On the way back to the station, he noticed the value clothing store that was now in place of the huge music and videos shop that straddled both Tottenham Court Road and Oxford Street.

He knew that no matter how much budget clothing he buys over the years, he would never spend as much time at this place as he used to spend at the same space when it was a temple for audiovisual enthusiasts.

Perhaps it wasn’t the change in the city that he was feeling, but the passing of the years in his own life.

Peace and love,

Ja’far

At the top of the escalators, he sidestepped rushing shoppers, carrying their crop of bargains from the January sale.
Taking in the building site that is Tottenham Court Road, he wondered how much of the old quarter will still be intact, once the big trucks and men in yellow hard hats are done with the place.
“Will the little side street of music instrument shops survive?”
The answer seemed to present itself in the row of shops between the large supermarket and the cinema. Gone were the old electronics shops where many a time he had admired the gleaming new camera introduced by one manufacturer or another. In their place, were brand new restaurants and furniture stores.
“At least the place where I bought that bit of my professional kit is still there,” he thought in solace.
On the way back to the station, he noticed the value clothing store that was now in place of the huge music and videos shop that straddled both Tottenham Court Road and Oxford Street.
He knew that no matter how much budget clothing he buys over the years, he would never spend as much time at this place as he used to spend at the same space when it was a temple for audiovisual enthusiasts.
Perhaps it wasn’t the change in the city that he was feeling, but the passing of the years in his own life.
Peace and love,
Ja’farAt the top of the escalators, he sidestepped rushing shoppers, carrying their crop of bargains from the January sale.
Taking in the building site that is Tottenham Court Road, he wondered how much of the old quarter will still be intact, once the big trucks and men in yellow hard hats are done with the place.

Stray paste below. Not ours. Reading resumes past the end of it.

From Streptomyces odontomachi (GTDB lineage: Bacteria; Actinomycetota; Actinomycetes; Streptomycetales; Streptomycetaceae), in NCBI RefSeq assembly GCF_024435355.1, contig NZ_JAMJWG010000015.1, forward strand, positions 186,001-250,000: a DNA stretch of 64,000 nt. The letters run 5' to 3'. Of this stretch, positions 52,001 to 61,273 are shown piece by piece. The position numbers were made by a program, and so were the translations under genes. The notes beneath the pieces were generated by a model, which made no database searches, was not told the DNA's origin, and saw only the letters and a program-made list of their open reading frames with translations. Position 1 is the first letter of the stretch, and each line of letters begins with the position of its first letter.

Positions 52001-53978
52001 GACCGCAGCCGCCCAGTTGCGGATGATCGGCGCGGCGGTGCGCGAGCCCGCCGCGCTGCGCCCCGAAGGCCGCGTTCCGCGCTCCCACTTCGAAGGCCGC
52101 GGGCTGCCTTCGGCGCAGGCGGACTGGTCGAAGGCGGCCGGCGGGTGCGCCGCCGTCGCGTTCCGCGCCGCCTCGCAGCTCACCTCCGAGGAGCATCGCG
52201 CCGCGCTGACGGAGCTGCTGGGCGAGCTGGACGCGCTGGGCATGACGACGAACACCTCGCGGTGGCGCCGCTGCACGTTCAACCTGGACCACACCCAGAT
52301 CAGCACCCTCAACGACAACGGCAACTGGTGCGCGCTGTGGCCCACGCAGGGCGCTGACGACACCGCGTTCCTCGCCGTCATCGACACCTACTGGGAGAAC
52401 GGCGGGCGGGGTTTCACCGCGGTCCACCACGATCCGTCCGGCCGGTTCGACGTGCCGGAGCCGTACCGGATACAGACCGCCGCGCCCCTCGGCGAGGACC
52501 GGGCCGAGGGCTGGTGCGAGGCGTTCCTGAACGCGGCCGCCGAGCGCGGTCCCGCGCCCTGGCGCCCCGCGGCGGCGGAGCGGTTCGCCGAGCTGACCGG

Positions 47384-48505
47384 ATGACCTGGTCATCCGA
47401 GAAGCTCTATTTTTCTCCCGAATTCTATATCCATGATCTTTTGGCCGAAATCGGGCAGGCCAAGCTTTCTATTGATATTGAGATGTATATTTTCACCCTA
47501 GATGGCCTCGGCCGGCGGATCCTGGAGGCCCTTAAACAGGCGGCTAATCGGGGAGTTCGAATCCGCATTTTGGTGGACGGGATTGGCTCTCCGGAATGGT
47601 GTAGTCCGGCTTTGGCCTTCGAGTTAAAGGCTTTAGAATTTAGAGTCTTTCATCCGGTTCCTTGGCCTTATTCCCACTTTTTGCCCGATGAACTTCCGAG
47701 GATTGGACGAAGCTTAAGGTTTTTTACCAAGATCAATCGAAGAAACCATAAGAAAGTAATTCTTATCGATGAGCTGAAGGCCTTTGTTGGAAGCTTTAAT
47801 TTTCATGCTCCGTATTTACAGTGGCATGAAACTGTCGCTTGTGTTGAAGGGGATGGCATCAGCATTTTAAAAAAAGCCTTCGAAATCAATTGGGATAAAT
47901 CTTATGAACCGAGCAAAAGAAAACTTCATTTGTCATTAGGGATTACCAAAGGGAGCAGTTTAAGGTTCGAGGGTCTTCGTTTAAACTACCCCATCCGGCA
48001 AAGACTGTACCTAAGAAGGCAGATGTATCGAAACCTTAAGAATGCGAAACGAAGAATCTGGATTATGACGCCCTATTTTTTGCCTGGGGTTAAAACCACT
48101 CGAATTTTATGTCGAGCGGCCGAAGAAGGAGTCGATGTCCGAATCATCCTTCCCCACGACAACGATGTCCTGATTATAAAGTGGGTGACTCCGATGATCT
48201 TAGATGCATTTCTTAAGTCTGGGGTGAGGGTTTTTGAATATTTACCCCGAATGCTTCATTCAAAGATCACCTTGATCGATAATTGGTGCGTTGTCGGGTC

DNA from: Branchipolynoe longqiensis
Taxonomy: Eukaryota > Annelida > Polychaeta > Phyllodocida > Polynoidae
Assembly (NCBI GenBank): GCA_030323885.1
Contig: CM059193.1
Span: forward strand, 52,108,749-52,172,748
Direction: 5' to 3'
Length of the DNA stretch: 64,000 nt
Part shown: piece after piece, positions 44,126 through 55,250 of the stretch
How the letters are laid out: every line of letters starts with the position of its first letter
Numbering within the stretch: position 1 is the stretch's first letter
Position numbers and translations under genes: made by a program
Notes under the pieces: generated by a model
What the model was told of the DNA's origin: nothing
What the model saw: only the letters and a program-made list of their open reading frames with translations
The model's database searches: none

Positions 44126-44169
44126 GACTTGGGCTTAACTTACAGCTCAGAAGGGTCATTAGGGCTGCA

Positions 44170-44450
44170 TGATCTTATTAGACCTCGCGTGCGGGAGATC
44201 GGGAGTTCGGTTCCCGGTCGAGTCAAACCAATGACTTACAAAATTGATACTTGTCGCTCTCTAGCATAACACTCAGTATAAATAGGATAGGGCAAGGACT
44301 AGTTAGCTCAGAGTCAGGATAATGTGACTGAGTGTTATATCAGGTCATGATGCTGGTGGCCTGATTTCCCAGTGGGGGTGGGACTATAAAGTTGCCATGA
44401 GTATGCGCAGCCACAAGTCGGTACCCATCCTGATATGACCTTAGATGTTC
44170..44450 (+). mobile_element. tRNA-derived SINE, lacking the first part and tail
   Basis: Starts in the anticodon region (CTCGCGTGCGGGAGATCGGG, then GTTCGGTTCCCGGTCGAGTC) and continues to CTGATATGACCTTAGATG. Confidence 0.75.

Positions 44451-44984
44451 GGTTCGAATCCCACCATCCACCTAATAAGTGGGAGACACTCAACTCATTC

“Will the little side street of music instrument shops survive?”
The answer seemed to present itself in the row of shops between the large supermarket and the cinema. Gone were the old electronics shops where many a time he had admired the gleaming new camera introduced by one manufacturer or another. In their place, were brand new restaurants and furniture stores.
“At least the place where I bought that bit of my professional kit is still there,” he thought in solace.
On the way back to the station, he noticed the value clothing store that was now in place of the huge music and videos shop that straddled both Tottenham Court Road and Oxford Street.
He knew that no matter how much budget clothing he buys over the years, he would never spend as much time at this place as he used to spend at the same space when it was a temple for audiovisual enthusiasts.
Perhaps it wasn’t the change in the city that he was feeling, but the passing of the years in his own life.
Peace and love,
Ja’far

January 3rd 2016

Sunday, January 3rd, 2016

After a whole year of short stories, inspired by my daily ecounters, I am momentarily back for a quick update.

Ever since my return from Cannes 2015, I have been working on a couple of new documentary projects.

The first of these has been in intermittent production since 2007. Over last summer, I began to work on the edit; there certainly is a story there. Hopefully, I will have a rough cut by the autumn.

The second factual project is one that I have been developing on paper for a few years. This past November, I began what I imagine to be a narrative that will unfold at a majstic pace; I am in no rush.

There are also a couple of screenplays that I am developing – who isn’t!

For the remainder of this new year, I will don my short-storytelling hat, letting the breeze touch my hair every now and then.

Wishing our world a peaceful and kindly year.

Peace and love,

Ja’far